Vertical Foreclosure and International Trade Policy
Barbara J. Spencer, Ronald W. Jones
We examine conditions under which a low cost vertically integrated manufacturer has an incentive to export an intermediate product to its higher cost (vertically integrated) rival rather than to vertically foreclose, fully cutting off supplies. The nature of supply conditions in the importing country, the size of an import tariff on the final good and optimal policy by the exporting country are all shown to be important for this decision. The exporting country may gain by taxing exports of the final (Cournot) product even though, under Cournot competition, an export subsidy is optimal in the absence of a market for intermediates. In this case, optimal policy also requires an export tax on intermediates, but the higher tax on final goods serves to divert sales to the more profitable market for intermediates increasing the extent of vertical supply. It is optimal to tax the export of both goods or to subsidize the export of both goods. It is never optimal to tax one and subsidize the other.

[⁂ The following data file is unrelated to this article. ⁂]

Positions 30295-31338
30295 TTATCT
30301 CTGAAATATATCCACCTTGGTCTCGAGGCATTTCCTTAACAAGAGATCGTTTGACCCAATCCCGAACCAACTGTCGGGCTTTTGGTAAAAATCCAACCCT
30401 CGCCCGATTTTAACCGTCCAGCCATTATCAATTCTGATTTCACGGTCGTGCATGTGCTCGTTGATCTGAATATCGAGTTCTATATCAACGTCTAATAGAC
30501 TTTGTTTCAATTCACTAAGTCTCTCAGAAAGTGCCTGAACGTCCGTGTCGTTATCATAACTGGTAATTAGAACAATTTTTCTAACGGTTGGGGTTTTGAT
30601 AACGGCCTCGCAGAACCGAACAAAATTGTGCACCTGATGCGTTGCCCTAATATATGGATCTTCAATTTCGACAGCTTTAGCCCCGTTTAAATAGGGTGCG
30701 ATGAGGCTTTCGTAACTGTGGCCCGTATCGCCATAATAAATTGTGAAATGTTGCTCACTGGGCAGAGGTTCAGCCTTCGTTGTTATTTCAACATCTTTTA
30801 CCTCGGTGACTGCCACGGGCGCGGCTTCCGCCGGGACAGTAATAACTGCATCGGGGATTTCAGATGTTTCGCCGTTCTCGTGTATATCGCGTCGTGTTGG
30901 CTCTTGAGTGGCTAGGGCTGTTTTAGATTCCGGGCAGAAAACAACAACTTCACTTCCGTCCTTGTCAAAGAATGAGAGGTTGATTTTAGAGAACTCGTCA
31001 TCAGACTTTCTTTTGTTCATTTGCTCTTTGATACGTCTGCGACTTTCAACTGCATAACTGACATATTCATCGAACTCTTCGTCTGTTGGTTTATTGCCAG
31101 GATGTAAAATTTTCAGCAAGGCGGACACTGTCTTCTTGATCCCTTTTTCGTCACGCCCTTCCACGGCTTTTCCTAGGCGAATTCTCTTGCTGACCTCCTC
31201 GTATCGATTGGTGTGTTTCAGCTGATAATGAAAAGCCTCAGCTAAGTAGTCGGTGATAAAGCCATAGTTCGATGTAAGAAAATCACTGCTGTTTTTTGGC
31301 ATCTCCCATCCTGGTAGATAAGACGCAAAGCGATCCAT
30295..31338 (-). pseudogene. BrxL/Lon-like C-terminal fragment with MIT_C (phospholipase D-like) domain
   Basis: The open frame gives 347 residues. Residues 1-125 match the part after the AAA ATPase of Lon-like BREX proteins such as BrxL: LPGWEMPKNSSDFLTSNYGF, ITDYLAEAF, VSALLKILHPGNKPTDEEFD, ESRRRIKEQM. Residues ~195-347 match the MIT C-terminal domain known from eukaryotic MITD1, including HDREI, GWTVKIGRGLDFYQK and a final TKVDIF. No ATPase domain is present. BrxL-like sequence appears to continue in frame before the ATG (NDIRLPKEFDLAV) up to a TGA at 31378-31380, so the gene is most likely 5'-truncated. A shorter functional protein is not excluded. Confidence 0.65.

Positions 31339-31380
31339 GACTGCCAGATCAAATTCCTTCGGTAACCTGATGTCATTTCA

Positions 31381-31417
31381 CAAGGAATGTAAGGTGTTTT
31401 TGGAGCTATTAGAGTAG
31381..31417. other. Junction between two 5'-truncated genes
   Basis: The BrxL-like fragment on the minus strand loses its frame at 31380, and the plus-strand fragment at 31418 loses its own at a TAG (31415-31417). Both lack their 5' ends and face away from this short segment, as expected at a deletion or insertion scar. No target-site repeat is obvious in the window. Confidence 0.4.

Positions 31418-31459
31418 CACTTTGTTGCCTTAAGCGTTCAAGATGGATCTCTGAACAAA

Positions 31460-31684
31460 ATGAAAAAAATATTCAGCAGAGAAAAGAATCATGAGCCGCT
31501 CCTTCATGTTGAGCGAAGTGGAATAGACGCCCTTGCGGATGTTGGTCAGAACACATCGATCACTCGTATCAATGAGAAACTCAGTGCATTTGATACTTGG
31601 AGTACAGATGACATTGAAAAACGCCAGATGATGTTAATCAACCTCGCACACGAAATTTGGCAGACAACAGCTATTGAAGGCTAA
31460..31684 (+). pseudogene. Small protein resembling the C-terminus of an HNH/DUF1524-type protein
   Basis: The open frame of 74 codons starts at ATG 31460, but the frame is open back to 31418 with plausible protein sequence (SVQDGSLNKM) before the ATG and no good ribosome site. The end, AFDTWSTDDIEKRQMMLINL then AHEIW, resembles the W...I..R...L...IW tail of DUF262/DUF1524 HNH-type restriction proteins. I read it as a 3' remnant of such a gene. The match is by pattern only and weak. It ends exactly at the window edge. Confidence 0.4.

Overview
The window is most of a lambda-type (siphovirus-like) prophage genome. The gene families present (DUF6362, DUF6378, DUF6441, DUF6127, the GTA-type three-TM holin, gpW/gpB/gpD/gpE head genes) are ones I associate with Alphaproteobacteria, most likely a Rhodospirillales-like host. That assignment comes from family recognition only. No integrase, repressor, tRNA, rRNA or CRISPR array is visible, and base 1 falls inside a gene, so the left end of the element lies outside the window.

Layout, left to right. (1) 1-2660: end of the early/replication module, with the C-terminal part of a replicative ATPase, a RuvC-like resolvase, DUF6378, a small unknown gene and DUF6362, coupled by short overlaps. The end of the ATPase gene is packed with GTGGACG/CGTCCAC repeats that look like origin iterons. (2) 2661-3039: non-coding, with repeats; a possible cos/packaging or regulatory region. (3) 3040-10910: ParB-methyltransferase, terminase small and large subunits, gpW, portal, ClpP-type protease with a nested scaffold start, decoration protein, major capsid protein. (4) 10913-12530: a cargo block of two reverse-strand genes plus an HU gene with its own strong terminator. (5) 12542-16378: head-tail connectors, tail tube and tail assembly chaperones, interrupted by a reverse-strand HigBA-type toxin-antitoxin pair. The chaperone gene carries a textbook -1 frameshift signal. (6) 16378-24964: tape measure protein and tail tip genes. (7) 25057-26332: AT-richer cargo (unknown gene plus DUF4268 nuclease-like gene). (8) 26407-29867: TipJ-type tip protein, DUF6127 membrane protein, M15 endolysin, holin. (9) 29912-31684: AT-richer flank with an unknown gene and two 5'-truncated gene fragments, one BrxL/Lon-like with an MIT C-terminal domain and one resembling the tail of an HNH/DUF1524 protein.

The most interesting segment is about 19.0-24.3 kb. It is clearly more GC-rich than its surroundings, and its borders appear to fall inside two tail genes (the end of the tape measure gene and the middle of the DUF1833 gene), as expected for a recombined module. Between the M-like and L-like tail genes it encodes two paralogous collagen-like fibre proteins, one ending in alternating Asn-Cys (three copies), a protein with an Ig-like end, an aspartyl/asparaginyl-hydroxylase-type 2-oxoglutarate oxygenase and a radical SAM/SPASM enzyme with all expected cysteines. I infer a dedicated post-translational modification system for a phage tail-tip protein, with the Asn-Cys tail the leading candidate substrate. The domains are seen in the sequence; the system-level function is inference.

Document Object Identifier (DOI): 10.3386/w2920
Published: Review of Economic Studies, Vol. 58, No. 1, pp. 153-170, (1991). citation courtesy of